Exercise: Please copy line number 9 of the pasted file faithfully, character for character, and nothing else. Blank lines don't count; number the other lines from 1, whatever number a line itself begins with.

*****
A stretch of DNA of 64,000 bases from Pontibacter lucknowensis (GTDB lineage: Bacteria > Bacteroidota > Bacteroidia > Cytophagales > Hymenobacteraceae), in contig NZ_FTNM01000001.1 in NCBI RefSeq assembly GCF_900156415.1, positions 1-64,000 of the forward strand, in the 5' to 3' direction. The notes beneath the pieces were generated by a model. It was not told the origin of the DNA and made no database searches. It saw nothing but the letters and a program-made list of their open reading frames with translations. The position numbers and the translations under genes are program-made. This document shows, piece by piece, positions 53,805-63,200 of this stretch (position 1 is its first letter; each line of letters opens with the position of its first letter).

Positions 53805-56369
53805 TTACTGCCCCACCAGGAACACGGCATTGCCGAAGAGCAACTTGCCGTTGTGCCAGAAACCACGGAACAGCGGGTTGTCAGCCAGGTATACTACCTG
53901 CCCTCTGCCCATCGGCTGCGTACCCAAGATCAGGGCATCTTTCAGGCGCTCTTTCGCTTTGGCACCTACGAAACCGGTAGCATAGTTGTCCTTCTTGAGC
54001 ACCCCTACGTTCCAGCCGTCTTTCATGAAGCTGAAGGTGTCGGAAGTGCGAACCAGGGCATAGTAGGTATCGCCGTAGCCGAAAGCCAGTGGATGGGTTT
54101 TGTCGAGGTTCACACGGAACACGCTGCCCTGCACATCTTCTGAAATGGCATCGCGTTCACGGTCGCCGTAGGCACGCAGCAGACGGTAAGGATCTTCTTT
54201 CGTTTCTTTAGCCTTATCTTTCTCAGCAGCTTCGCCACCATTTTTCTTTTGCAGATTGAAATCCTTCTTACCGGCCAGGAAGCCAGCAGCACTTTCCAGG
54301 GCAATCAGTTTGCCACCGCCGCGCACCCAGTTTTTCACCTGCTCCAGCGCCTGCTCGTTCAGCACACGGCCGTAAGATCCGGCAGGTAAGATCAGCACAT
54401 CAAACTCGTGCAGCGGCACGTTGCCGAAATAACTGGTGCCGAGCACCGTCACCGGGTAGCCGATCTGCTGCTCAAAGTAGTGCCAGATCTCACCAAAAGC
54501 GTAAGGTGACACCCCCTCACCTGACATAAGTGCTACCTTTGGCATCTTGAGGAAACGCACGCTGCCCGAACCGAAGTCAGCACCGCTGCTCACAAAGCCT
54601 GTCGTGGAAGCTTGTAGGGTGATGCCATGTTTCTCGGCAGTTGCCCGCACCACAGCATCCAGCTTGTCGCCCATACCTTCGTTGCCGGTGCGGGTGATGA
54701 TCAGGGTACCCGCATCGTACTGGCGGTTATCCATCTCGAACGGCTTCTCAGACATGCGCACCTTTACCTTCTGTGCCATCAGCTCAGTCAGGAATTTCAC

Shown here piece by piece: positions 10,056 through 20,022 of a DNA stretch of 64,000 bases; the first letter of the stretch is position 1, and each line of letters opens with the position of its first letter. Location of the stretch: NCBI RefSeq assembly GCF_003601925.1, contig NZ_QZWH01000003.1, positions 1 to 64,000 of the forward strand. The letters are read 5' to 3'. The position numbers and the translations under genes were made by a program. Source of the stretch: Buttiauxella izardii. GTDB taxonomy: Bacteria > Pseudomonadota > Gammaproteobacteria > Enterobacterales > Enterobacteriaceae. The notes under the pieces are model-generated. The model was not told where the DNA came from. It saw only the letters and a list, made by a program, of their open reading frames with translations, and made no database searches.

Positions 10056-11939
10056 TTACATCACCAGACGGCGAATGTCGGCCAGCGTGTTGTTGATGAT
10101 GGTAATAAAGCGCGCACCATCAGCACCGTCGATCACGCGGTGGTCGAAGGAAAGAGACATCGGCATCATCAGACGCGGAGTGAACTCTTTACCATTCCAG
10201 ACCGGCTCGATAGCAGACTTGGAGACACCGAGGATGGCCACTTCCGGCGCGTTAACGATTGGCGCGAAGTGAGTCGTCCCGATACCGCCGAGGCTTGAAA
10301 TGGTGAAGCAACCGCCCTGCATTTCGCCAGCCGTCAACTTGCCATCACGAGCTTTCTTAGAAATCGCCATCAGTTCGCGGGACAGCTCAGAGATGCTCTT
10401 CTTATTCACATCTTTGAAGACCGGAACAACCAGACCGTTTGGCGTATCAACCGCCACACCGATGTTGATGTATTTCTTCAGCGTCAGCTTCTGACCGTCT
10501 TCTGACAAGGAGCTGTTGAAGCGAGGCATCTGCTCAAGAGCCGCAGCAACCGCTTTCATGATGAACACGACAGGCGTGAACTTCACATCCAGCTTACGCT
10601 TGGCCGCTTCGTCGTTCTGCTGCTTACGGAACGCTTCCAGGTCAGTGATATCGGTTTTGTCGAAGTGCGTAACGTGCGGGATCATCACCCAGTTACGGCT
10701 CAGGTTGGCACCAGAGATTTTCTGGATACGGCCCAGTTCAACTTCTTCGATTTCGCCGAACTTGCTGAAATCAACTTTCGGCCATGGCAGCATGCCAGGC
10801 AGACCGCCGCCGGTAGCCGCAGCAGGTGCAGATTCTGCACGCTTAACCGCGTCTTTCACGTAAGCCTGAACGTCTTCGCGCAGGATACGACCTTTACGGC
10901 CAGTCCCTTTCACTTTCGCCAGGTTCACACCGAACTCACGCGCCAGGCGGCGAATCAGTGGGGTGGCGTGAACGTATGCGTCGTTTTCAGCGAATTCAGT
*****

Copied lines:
54401 CAAACTCGTGCAGCGGCACGTTGCCGAAATAACTGGTGCCGAGCACCGTCACCGGGTAGCCGATCTGCTGCTCAAAGTAGTGCCAGATCTCACCAAAAGC